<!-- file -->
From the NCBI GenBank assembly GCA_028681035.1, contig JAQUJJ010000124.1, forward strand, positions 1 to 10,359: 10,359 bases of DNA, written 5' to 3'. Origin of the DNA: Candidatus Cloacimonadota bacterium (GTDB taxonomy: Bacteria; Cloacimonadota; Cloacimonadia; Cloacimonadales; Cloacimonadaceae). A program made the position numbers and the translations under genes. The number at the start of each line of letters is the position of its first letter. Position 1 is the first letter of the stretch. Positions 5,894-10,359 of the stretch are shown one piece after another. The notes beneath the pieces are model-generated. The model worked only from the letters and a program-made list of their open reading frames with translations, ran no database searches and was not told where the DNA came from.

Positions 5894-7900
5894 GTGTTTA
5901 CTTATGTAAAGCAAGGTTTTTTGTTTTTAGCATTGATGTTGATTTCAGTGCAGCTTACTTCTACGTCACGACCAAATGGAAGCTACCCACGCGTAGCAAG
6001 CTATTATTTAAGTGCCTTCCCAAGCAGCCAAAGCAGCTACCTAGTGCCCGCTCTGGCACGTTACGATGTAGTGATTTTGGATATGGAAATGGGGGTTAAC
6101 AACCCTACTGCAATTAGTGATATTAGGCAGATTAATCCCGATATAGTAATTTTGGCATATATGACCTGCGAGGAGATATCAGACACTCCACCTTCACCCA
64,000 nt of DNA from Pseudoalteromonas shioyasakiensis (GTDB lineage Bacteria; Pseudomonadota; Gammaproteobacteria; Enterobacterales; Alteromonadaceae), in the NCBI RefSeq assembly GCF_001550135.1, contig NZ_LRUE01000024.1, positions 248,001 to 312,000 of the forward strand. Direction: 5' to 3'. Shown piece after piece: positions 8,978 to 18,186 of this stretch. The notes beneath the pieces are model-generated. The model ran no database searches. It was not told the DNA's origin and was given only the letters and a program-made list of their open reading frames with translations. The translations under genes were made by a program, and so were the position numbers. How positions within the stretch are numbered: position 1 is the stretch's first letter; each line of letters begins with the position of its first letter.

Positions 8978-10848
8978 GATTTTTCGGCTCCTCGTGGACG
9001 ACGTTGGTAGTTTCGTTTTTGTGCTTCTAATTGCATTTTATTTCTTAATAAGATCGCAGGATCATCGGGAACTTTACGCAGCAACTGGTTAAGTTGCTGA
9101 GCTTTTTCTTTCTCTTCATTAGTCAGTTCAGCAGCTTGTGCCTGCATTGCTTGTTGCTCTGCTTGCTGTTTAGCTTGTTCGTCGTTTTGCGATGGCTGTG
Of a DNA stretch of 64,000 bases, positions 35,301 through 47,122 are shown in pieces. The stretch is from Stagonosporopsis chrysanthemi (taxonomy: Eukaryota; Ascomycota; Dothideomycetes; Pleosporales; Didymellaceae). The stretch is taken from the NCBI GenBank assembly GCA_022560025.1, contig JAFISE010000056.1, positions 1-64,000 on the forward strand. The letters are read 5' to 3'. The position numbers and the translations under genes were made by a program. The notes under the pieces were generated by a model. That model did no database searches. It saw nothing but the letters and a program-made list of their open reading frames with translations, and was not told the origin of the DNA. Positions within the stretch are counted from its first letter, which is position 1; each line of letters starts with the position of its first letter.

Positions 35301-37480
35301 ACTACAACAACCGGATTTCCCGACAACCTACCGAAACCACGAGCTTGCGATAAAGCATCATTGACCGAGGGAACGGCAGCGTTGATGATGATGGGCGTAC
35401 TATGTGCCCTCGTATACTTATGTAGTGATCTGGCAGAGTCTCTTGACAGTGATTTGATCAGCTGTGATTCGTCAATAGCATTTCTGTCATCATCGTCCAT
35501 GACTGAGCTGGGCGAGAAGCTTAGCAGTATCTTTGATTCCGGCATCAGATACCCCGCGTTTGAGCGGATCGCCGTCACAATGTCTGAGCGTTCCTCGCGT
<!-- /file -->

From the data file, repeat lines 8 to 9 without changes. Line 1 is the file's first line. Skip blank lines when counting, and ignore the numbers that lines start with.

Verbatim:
Positions 8978-10848
8978 GATTTTTCGGCTCCTCGTGGACG